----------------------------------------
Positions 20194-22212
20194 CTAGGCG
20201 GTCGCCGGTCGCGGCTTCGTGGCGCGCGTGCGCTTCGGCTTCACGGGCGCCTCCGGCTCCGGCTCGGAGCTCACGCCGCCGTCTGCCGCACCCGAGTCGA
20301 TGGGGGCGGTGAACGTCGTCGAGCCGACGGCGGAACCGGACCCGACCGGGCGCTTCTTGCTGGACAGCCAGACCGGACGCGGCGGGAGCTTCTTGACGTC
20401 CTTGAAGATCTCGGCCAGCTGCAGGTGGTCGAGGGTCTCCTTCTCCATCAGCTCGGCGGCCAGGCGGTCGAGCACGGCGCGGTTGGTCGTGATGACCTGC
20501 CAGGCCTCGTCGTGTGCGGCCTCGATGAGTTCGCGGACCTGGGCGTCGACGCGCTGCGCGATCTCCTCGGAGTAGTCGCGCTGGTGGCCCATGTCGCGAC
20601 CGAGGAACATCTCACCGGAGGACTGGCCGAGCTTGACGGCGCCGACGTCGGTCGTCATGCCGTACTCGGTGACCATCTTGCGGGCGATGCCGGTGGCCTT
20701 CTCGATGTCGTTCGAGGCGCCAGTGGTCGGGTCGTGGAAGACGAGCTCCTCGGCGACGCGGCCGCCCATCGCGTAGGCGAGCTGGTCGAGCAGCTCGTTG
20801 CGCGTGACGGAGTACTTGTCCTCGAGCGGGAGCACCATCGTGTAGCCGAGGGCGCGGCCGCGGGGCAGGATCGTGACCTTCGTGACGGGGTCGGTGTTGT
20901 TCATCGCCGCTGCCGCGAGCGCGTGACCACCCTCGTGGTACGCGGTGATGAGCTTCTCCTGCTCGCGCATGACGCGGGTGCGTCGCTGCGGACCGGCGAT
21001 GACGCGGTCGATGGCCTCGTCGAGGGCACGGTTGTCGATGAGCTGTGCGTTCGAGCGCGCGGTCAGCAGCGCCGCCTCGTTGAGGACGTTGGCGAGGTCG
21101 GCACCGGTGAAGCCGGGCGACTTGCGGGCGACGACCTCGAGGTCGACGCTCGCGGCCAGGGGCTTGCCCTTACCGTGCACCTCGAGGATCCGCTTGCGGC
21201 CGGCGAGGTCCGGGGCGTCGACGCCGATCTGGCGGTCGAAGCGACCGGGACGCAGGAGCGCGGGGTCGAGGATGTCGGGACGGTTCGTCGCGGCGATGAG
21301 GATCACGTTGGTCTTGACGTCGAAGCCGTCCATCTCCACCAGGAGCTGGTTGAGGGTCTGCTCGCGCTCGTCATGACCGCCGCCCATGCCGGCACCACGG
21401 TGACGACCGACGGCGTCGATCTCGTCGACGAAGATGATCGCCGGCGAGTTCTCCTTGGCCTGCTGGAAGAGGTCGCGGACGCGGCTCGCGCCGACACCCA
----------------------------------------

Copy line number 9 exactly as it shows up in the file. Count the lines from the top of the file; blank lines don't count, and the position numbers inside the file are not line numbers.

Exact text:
20801 CGCGTGACGGAGTACTTGTCCTCGAGCGGGAGCACCATCGTGTAGCCGAGGGCGCGGCCGCGGGGCAGGATCGTGACCTTCGTGACGGGGTCGGTGTTGT